Imaging the first moments of a body plan emerging in the embryo – commentary by Tom Myers

From Tom:
As a Structural Integrator seeking organisation along the body’s vertical axis, I have always wondered: What sets that axis in the body?
I am not alone in this. This article does not answer the question yet, but points to how a solution might be found soon: 
The ovum is approximately a sphere, so it has radial symmetry around a point, not a line. How do we get from there to the linear arrangement of the x, y, and z-axes? Once the first cell division happens, the ‘body’ gains a temporary linear organisation with a line drawn between the nuclei of the two cells. The 2nd division produces four cells, and their centers form a tetrahedron, the first and simplest 3-D ’system’ in geometry.
Later the blastosphere assumes a spherical shape again, which turns upon itself in gastrulation to form the linear axis of the developing human (or any other vertebrate’s) body.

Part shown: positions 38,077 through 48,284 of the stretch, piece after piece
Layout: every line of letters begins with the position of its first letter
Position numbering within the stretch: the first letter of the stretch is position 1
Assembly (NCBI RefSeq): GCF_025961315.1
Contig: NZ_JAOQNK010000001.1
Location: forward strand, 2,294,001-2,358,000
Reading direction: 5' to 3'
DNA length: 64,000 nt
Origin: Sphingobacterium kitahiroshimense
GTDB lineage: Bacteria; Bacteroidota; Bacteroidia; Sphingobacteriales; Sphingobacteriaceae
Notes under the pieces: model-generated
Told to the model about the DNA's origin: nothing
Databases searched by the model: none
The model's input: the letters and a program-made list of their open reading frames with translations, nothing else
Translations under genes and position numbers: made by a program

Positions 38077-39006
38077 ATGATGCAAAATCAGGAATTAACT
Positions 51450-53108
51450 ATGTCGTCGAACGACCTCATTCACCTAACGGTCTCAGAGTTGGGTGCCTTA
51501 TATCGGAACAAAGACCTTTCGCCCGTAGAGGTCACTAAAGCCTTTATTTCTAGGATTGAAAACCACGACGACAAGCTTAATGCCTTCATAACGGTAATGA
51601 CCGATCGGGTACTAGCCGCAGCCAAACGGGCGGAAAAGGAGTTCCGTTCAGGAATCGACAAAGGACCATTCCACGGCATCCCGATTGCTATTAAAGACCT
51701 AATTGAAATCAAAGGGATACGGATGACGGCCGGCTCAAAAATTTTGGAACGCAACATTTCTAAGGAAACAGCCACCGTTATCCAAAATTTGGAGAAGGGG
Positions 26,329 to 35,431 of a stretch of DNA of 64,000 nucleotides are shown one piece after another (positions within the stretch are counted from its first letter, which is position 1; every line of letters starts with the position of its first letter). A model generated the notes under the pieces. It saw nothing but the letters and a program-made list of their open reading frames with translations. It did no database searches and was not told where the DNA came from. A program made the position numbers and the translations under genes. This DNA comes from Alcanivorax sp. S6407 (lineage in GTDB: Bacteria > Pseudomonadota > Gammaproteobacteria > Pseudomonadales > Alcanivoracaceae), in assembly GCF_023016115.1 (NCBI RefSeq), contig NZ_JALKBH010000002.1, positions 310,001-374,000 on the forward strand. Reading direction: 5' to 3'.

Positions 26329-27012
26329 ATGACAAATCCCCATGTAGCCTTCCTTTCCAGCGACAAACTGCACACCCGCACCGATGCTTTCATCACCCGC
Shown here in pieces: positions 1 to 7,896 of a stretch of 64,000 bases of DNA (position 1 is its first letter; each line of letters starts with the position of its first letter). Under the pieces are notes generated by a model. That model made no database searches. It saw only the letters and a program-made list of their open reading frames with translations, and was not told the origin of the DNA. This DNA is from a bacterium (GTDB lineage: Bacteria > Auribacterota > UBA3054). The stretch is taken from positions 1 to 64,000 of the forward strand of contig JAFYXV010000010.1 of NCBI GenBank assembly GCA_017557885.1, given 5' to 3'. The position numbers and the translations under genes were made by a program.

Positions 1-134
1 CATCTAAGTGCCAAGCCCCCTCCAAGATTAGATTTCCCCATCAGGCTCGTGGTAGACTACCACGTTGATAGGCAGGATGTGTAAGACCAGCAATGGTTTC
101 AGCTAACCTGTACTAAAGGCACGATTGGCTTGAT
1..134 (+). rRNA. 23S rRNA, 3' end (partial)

What force determines these lines? Is it just random? Where the sperm enters the egg – is that the point that determines the line? The axis of the mother’s body? Gravity (which is nearly non-existent in terms of its effect on the egg)?
These studies show that interestingly, information from the dad is necessary to establishing this head-tail axis, and from the mom for the dorsal-ventral axis. No word here about the puzzling left-right axis. Tuning in to such early movements, which reflect into our current existence as adults in the various craniosacral and visceral waves and pulses, are essential to the establishment of good health, which is a different study than the eradication of disease.